That’s going to be far less awkward than any of the alternatives, and will make you look pleasant and professional. It’ll also set it up for her to respond in kind — and it’ll probably be a relief to her, since she may feel just as awkward about it as you do (if not more).

Polite fictions can be very useful.

5. My interviewer hasn’t gotten back to me — should I go to an event where she’ll be?

Last month I had an interview for a job that I really, really want and am qualified for. At first the interview was rocky because the interviewer was going to blow me off because I didn’t have experience in one tiny aspect (which is quite easy to learn, to be honest) but I managed to turn it around and we had a great 45-minute interview. She told me she wanted to hire someone soon because she had so much on her plate and this position is to help with that.

Two weeks after the interview, I emailed her for a status update and she said she was out of town and would make a decision when she got back in three days. It has now been almost two more weeks since that last email and I don’t know if or how to follow up on the this job. I considered attending a public meeting where I know she will be and would see me, hoping that would cause her to contact me but I’m worried that may seem a bit stalker-ish. Would it? What should I do?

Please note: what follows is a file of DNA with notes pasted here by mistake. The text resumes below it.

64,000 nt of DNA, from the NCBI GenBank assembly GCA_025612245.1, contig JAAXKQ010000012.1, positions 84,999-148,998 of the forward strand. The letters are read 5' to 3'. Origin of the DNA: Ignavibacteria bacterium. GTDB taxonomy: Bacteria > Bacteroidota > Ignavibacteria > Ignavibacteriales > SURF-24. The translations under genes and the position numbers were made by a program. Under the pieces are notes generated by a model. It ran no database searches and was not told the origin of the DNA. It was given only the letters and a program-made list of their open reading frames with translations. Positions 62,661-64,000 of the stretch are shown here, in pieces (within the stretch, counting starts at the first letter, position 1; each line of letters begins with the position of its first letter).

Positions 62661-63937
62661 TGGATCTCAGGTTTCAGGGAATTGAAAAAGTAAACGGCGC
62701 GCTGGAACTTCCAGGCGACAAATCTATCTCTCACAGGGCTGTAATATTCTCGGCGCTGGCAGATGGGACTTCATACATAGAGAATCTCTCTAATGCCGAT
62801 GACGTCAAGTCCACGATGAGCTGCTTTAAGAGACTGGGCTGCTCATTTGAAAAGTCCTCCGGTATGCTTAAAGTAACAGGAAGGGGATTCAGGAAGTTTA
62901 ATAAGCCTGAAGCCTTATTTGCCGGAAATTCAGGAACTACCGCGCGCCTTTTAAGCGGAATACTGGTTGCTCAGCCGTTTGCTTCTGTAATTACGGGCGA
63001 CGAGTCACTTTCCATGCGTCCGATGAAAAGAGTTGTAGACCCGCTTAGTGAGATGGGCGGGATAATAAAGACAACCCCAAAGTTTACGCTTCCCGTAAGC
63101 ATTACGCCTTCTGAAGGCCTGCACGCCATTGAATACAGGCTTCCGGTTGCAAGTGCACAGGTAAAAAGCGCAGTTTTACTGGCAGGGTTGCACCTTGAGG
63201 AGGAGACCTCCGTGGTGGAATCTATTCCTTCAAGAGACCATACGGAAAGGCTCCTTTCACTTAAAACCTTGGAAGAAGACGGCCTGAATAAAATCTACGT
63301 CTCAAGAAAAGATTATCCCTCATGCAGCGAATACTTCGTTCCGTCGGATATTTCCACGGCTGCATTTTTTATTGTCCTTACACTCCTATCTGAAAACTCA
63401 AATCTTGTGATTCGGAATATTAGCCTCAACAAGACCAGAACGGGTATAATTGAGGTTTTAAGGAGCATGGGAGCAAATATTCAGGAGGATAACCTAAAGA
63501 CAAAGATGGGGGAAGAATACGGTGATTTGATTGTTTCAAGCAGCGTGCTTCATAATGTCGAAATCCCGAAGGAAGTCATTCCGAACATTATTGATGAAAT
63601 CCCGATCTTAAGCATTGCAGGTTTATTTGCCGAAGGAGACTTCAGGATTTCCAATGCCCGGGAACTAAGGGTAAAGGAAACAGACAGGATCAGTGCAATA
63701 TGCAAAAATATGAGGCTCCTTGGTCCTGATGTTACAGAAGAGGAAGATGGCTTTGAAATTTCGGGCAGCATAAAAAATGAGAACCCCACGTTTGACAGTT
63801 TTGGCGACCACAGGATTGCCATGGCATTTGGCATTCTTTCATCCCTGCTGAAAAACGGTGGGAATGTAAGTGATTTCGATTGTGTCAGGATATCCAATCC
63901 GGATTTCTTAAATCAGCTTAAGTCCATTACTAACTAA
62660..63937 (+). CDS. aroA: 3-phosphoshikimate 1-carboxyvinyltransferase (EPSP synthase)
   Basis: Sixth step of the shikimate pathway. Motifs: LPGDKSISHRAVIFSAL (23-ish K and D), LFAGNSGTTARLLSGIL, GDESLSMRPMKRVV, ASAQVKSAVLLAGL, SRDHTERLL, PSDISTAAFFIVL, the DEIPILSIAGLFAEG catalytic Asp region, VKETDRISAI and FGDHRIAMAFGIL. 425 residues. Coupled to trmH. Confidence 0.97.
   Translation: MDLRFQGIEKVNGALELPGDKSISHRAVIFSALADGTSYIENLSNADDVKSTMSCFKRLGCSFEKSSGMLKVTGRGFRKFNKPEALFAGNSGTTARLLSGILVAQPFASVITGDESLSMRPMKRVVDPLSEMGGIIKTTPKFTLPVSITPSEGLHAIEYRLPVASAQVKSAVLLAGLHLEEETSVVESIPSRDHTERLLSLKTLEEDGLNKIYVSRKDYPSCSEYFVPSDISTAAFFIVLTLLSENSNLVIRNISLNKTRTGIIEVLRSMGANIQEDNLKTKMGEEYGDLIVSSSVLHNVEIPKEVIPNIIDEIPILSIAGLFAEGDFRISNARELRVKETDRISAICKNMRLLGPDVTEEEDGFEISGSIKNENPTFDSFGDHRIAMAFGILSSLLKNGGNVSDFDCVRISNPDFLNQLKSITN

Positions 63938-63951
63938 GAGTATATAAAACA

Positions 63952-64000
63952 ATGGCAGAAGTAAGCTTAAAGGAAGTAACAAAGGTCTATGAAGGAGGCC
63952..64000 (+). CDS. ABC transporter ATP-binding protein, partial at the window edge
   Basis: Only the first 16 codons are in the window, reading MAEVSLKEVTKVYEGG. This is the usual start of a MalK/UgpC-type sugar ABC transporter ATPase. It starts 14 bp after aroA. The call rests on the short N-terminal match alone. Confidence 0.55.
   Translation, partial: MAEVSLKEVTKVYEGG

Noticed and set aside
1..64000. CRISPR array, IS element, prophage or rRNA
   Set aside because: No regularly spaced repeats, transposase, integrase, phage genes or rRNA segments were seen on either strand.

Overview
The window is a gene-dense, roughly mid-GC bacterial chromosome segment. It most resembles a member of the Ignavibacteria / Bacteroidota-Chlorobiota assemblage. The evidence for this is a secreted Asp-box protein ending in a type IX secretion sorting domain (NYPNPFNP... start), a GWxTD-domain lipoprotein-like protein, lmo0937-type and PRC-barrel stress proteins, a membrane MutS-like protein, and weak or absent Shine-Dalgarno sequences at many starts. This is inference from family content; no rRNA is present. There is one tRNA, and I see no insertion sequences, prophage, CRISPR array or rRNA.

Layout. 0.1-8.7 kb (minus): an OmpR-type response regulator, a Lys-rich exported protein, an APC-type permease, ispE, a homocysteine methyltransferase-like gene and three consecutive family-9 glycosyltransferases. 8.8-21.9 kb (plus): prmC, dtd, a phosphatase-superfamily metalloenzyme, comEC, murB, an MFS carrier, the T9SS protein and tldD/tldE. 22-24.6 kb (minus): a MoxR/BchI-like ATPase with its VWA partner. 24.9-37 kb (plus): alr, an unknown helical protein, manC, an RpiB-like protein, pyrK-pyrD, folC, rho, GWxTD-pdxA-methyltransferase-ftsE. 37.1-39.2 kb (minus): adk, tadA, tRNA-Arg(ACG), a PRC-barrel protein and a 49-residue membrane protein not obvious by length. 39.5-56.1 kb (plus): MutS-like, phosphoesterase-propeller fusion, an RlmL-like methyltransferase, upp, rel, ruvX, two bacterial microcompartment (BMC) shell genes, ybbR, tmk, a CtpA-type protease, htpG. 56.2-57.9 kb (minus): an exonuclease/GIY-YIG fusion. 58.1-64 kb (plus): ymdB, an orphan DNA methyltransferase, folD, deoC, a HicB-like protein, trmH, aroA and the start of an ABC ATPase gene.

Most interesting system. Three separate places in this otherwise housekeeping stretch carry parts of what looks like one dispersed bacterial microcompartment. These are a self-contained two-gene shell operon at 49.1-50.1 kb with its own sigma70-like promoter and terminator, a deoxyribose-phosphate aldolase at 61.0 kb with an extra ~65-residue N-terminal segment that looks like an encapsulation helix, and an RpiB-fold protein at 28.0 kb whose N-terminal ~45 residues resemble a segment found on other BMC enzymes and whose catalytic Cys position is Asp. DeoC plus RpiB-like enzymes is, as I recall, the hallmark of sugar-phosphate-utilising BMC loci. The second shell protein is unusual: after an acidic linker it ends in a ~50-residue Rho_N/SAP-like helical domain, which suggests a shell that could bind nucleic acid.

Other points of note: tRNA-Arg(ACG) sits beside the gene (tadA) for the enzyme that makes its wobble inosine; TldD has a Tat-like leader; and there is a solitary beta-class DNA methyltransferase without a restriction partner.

Noooo, do not do that. It will absolutely look stalker-ish.

You’ve already followed up once, and she knows you’re interested. If she wants to hire you, she will get in touch.

The best thing you can do for yourself is to decide you didn’t get the job, put it out of your mind, move on, and let it be a pleasant surprise if she does contact you.

{ 318 comments… read them below }

  1. Ask a Manager* Post author

    Please resist the urge to post comments that are just about what fonts you do or don’t like … or to try to establish the “best” font, since there’s no such thing. Thank you!

    1. Princess Consuela Banana Hammock*

      Absolutely. If I saw someone at a public event who was a candidate, I’d probably write it off as a fluke (assuming they weren’t radiating anxious energy). But it wouldn’t make me feel any urge to contact the candidate because of the sighting.